(7, 0, 8); (1, 7, 11); (5, 2, 4);(5, 3, 14);
    (2, 8, 2); (6, 8, 6);
}

def graph:node(x) = graph:edge_weight(x,_,_) or graph:edge_weight(_,x,_)

// make graph undirected by adding reverse edges
// (makes the code a little simpler):
def graph:edge_weight(x, y, w) = graph:edge_weight(y, x, w)

The relationgraph:edge_weight contains the edge information. If graph:edge_weight(x,y,w) holds, there is an edge of weight w from x to y. The relation graph:node is the set of nodes.

It is possible to implement Prim’s algorithm with one recursive relation. To demonstrate the interplay of several recursive relations, the code below uses three: Two of them track the edges and nodes in the MST, and one tracks the nodes not yet in the MST:

// query

def mst:node = 0 // initialize MST with an arbitrary node

// collect all nodes that have been already reached by the MST
def mst:node(x) = mst:edge(x, _) or mst:edge(_, x)

// main recursive rule
def mst:edge(x, y) = just_one[
       mst:node(x) and
       unvisited(y) and
       graph:edge_weight[x, y] = lightest_edge_weight[unvisited, mst:node]
    ]

@inline
def just_one[R] = (top[1,R])[1]

// don't remove edges that have been added to the MST:
def mst:edge = mst:edge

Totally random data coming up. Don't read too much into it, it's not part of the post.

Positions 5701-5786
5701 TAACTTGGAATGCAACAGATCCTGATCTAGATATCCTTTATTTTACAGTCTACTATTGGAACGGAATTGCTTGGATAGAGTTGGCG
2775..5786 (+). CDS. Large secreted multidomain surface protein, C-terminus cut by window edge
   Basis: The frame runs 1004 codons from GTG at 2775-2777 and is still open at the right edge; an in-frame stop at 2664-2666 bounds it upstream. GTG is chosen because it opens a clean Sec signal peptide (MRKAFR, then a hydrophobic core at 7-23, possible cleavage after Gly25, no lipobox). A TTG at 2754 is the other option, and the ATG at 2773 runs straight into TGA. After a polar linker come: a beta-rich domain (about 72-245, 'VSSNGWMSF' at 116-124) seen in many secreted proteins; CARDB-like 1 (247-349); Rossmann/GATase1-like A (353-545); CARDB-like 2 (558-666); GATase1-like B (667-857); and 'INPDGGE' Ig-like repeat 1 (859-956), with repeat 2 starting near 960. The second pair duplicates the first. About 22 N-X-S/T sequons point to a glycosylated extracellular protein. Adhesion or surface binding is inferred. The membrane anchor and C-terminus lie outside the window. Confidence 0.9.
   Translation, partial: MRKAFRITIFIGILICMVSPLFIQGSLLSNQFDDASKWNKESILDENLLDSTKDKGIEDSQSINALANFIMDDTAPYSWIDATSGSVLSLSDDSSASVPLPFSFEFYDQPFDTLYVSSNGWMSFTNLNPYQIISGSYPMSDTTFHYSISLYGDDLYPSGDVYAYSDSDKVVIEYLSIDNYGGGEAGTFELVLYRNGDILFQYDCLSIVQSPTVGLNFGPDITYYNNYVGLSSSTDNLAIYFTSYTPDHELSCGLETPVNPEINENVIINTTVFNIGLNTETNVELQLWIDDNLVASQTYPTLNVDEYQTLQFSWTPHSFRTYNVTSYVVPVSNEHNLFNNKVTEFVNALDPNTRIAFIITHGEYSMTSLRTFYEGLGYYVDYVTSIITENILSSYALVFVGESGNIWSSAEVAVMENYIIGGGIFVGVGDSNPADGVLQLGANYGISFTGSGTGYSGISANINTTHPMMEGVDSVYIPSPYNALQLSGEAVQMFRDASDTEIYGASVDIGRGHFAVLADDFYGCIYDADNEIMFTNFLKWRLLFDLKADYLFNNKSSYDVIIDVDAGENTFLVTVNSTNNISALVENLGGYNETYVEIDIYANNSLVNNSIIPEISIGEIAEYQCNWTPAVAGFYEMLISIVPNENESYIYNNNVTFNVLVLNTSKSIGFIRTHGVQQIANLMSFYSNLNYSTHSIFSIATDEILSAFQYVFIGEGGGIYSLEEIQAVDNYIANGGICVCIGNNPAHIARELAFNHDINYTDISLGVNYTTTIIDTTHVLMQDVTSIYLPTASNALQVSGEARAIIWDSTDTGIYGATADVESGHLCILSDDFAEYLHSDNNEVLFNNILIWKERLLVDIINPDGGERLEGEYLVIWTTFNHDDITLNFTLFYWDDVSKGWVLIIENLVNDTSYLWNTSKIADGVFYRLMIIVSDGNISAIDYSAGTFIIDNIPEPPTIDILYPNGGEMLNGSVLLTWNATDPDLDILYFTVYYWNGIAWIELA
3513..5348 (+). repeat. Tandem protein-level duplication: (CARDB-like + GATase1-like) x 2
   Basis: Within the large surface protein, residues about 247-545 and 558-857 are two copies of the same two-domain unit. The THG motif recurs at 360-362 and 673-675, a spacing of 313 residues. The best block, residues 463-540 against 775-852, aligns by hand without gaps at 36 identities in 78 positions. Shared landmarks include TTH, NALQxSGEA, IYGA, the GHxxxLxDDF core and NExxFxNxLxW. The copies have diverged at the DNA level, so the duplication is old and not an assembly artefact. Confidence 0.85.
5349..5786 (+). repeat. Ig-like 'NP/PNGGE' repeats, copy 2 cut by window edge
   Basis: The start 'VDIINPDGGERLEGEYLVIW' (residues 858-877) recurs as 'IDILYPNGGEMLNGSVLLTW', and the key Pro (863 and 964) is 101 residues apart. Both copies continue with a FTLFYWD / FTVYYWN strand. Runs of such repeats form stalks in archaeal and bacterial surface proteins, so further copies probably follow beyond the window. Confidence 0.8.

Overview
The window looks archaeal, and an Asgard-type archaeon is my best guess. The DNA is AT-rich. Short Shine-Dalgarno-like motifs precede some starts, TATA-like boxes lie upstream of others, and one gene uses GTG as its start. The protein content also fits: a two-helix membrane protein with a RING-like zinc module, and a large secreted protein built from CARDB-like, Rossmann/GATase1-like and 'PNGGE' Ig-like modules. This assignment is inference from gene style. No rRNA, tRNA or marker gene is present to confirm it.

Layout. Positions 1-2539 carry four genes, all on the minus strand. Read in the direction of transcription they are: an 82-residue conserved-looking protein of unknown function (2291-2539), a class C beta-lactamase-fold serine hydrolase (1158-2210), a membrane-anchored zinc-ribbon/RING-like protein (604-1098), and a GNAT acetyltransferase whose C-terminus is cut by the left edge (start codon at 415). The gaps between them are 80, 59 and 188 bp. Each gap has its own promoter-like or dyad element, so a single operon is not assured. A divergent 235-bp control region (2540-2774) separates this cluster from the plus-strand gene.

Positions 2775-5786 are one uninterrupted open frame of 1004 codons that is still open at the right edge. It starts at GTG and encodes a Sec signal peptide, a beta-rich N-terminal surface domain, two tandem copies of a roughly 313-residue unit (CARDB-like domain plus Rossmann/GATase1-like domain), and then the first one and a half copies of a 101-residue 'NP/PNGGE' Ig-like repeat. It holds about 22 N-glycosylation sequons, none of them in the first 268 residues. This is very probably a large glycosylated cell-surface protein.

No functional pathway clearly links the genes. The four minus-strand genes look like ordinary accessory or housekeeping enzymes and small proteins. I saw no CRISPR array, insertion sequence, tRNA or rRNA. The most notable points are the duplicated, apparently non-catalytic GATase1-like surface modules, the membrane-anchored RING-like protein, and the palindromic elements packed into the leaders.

// list of nodes not in the MST yet:
def unvisited(x) = graph:node(x) and not mst:node(x)

// smallest weight of an edge between visited and unvisited nodes:
@inline
def lightest_edge_weight[S, T] = min[v : v=graph:edge_weight[S, T]]

// check that all nodes are visited:
ic { empty(unvisited) }
// the number of edges in a spanning tree is the number of nodes minus one:
ic { count[mst:edge] = count[graph:node] - 1 }

def output:edge = mst:edge
def output:weight = sum[mst:edge <: graph:edge_weight]
Loading three-recursive-relations...

The main recursive part of this algorithm involves the three relations mst:node, mst:edge, and unvisited. At each iteration, mst:edge includes all the edges already added (mst:edge(x, y) = mst:edge(x, y)), plus one new edge, which is a lightest edge connecting a visited node, mst:node(x), to an unvisited node, unvisited(y).

The just_one higher-order inline relation makes sure only one edge is added at a time. In general, there could be two such edges, with the same minimum weight, leading to the same unvisited node; adding both edges would create a cycle, which must be avoided for the result to be a tree.